Bernard Shaw — Poster boy for shared decision-making?

Bernard Shaw, euthanasia and death panel advocate, remarked: You must all know half a dozen people at least who are no use in this world, who are more trouble than they are worth. Just put them there and say Sir, or Madam, now will you be kind enough to justify your existence?"
Bernard Shaw, euthanasia and death panel advocate:  “You must all know half a dozen people at least who are no use in this world, who are more trouble than they are worth. Just put them there and say Sir, or Madam, now will you be kind enough to justify your existence?”

How perfect.  Bernard Shaw as the spokesman for decision aids for terminally ill patients.

I’m sure the irony was lost on the author of “The Judges Have Spoken: Decision Aid Upgrade Design Challenge Winners Announced” as she opened her story with a quotation from Shaw.

The article announced the winners of a contest sponsored by California HealthCare Foundation (CHCF) to develop new tools to coach cancer patients and their families in treatment decisions.  Not surprisingly, the shared decision-making tool that won first prize from CHCF coaches the patient toward palliative care. Continue reading “Bernard Shaw — Poster boy for shared decision-making?”

Former White House health policy advisor: Get the public on board

In case you missed it, this was Chris Dawe last year, shortly after he left the Obama administration, and before he joined Evolent Health — a consulting company founded by the Advisory Board and the Univ. of Pittsburgh Health Plan “to help health systems move towards providing value-based care.”  (Advisory Board, which consults for C-TAC, was founded by David Bradley, now Chairman of Atlantic Media.)

Here Dawe is addressing the Campaign to End Unwanted Medical Treatment (which is in fact a campaign to gin up the public to demand less life-saving treatment.  Talk about perverse.) Continue reading “Former White House health policy advisor: Get the public on board”

Distinction without a difference? Guidance from the NCBC

Last month the National Catholic Bioethics Center posted an article that was meant to guide Catholic clinicians on what to do when a patient or proxy or government requests treatment that the clinician considers to be morally wrong [“Transfer of Care vs. Referral: A Crucial Moral Distinction”]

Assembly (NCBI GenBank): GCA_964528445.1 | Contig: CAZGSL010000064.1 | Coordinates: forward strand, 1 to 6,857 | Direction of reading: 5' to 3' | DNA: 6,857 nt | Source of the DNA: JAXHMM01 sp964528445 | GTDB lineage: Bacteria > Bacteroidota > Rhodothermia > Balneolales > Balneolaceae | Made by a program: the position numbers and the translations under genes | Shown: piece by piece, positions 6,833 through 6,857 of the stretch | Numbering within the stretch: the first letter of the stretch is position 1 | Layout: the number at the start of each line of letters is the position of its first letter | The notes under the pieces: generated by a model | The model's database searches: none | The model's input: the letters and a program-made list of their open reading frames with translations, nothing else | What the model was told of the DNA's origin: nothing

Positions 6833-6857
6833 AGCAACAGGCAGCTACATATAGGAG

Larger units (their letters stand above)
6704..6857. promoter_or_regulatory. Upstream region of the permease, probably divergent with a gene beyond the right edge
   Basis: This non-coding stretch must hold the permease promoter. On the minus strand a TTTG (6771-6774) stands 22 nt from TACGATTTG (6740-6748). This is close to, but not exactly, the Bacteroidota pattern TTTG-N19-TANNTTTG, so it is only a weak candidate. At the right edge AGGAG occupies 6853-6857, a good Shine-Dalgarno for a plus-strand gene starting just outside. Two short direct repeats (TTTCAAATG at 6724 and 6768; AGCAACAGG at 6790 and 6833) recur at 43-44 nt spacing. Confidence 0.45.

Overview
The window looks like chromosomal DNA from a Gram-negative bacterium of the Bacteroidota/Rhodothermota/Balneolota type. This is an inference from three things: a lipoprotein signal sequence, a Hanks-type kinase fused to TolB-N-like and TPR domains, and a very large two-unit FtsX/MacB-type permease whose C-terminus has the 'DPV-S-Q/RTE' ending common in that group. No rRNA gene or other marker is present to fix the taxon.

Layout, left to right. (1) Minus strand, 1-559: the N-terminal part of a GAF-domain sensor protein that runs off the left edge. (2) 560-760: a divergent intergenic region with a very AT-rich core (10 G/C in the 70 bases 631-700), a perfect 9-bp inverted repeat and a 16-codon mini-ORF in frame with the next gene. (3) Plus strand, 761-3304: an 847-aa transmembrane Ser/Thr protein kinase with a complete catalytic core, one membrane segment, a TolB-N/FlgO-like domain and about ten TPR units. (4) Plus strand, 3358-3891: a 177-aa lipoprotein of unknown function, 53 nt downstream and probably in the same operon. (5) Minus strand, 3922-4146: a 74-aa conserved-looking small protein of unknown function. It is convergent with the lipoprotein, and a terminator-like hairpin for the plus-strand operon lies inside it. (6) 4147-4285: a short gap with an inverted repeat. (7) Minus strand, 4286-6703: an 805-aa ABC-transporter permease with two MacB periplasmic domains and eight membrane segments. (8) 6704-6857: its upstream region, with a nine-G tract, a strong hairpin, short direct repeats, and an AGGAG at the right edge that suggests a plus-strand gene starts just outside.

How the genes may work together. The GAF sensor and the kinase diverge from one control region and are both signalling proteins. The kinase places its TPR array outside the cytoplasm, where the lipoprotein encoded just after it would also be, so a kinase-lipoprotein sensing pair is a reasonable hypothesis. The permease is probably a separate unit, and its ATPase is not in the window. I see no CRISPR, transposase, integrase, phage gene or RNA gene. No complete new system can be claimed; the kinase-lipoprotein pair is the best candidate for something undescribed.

The subject is important and timely, and I looked forward to reading the piece, but unfortunately it misses the mark when it comes to issues where withholding/withdrawing treatment and palliative care would be involved. Continue reading “Distinction without a difference? Guidance from the NCBC”

Compassion & Choices is funding the American Society on Aging blog

Just a quick nota bene that the current edition of Generations — the journal for the American Society on Aging (ASA) — is posted on ASA’s blog courtesy of funding from Compassion & Choices (the present incarnation of the old Hemlock Society) and the Robert Wood Johnson Foundation.

One of the articles is by AARP veteran and Coalition to Transform Advanced Care (C-TAC) co-founder Bill Novelli (“Advanced Illness Care: We Can Do Better“). Continue reading “Compassion & Choices is funding the American Society on Aging blog”

University of Geneva invites Ezekiel Emanuel to make the case for dying at age 75

Ezekiel Emanuel is taking his I-Hope-To-Die-at-75 road show to Switzerland at the invitation of the University of Geneva, where he will be speaking today.

In an interview with Le Temps, Emanuel emphasized that he is opposed to euthanasia and assisted suicide:  [translation from French with the help of Google Translate]

I am opposed to euthanasia and assisted suicide. I feel that people who want that recourse mainly suffer from depression and fear of losing their dignity; we must first provide them with care and compassion. I will not put an end to my life intentionally. But I will not try to prolong it either! From age 75, I will accept neither predictive tests nor care – except for palliative care that reduces pain. I’ll do no more cardiac tests. I will not take more antibiotics and I will not be vaccinated against the flu. If I have cancer, I will refuse any treatment.

Continue reading “University of Geneva invites Ezekiel Emanuel to make the case for dying at age 75”